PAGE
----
Madras High Court: While deliberating over the conflict between freedom of expression of a writer and offending moral and religious sentiments of the public, the Division Bench of S.K. Kaul, C.J., and Pushpa Sathyanarayana, J., upheld the artistic freedom of the writer under Art. 19(1)(a) of the Constitution and further set out guidelines for the State for dealing with similar cases, and also directed the setting up an expert body. In the judgment for the Tamil novel, ‘Madhorubagan’ by Perumal Murugan, the Court stated that there is no necessity in warranting any action against the author or the publisher of the novel. .
The award winning novel which revolves around the trials and tribulations of a childless couple, and other ancient social customs of the town of Tiruchengode (the author too belongs to Tiruchengode), came under fire from the public due to its alleged obscene contents offending the religious sentiments of the Tiruchengode townspeople. Certain factions raised their voice against the author, that he had defamed the womenfolk and the community of Tiruchengode. The virulent campaign did not die down even after the author issued a written apology and volunteered to withdraw all copies of the novel. Peace talks were held under the directions of the District Revenue Officer and the Inspector of police, where the author had to sign an “unconditional apology’. Agonized by the events, the author wrote his own “obituary as a writer” on social media, volunteering to withdraw all copies of his books and asking people who bought his books to burn them while he would make good the loss suffered.
A batch of petitions were filed in the matter, where the ‘opponents’ demanded a ban of the novel on the grounds of obscenity, defamatory and hurtful to the religious sentiments of townspeople, and demanded that criminal proceedings be initiated against the author and publisher. While the ‘sympathizers’ pleaded to uphold the creative freedom of the writer.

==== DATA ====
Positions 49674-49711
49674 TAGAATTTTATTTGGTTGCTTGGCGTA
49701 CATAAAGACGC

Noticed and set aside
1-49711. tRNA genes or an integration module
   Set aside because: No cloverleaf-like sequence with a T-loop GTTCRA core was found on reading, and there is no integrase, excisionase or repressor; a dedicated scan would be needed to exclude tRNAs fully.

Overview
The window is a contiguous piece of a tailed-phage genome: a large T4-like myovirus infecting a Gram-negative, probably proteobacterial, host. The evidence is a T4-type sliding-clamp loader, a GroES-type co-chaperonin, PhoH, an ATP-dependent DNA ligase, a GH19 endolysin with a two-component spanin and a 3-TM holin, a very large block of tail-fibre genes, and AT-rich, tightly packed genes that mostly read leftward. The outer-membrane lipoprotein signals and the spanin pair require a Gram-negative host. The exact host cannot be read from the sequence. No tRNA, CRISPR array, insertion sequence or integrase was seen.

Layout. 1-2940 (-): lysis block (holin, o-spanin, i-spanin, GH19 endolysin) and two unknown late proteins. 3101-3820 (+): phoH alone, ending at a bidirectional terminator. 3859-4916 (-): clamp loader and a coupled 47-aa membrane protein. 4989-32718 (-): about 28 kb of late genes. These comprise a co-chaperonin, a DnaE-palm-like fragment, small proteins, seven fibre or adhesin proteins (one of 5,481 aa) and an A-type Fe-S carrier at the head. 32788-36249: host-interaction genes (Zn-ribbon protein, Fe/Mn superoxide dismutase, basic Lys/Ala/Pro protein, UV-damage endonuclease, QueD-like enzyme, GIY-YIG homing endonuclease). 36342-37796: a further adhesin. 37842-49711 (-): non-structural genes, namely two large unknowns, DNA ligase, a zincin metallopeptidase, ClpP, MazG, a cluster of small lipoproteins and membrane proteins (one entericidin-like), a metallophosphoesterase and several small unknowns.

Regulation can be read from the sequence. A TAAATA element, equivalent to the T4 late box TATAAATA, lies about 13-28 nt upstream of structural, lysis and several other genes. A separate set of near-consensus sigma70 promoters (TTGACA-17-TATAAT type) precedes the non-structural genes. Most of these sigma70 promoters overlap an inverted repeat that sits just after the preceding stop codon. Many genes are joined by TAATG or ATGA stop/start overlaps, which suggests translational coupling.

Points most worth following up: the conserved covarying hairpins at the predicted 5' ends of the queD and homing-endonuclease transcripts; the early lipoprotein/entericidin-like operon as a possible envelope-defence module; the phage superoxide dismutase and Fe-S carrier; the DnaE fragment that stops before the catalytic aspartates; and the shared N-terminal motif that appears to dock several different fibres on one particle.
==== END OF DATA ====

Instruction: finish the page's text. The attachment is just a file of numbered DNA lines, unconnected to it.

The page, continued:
Perusing the controversy and the arguments for and against the book, the Court, referred to the decisions in Phantom Films Pvt. Ltd. vs. The Central Board of Film Certification, 2016 SCC OnLine Bom 3862 and M.F. Hussain v. Rajkumar Pandey 2008 SCC OnLine Del 562 the bench held that the ‘community standard test’ should involve standard prudence and not sensitivity, and the freedom of speech of an artist must be protected. The Court in its judgment showed concern over the State’s management of the situation and even set out guidelines urging the Government to step in to protect the artictic freedom of the people. It was further observed that extra-judicial, casteist and religious forces dictating the creativity of authors and writers should not be allowed. It was directed that the Government should constitute an expert body consisting of learned academicians etc. so that they can deal with situations arising from such conflicts of views. Following the references and the observations, the Court held that there was no ground for police against the author and/or the publishers. The bench concluded the 160-paged judgment quoting that “Let the author be resurrected to what he is best at. Write.” [S. Tamilselvan v. Government of Tamil Nadu 2016 SCC OnLine Mad 5960, decided on 05.07.2016]